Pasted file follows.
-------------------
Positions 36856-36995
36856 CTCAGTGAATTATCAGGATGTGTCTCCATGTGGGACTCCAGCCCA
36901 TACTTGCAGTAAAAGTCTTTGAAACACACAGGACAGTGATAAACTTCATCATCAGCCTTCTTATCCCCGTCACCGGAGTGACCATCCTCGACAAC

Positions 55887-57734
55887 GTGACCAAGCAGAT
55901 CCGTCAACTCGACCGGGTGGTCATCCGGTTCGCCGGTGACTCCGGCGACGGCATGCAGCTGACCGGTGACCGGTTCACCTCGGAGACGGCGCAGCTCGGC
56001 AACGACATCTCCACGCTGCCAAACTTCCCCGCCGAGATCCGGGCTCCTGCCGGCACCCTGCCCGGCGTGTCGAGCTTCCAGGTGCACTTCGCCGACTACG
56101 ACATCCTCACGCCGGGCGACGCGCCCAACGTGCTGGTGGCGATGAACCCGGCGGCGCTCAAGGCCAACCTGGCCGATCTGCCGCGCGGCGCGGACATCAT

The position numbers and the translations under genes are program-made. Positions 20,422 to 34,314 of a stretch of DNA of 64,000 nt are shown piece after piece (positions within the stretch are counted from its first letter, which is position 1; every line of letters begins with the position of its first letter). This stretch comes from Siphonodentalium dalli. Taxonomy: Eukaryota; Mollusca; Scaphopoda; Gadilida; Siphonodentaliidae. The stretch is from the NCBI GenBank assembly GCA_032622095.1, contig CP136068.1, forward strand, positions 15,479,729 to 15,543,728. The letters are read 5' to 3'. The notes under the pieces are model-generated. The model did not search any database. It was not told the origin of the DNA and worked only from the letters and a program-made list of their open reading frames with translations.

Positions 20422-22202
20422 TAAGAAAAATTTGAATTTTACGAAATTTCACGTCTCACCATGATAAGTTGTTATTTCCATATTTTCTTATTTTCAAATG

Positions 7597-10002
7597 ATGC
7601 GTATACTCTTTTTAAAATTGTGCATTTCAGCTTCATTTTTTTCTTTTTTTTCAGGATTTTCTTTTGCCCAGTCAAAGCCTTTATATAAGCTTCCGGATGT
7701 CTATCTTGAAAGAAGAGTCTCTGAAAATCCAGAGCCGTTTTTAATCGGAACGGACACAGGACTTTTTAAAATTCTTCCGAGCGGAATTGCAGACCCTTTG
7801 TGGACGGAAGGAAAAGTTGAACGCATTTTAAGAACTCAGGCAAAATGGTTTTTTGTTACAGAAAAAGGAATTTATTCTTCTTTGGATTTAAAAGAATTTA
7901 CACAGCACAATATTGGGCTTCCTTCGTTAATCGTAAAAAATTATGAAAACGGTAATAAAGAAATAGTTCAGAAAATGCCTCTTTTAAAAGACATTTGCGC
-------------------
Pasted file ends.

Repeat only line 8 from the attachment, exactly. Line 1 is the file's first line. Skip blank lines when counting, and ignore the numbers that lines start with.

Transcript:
56101 ACATCCTCACGCCGGGCGACGCGCCCAACGTGCTGGTGGCGATGAACCCGGCGGCGCTCAAGGCCAACCTGGCCGATCTGCCGCGCGGCGCGGACATCAT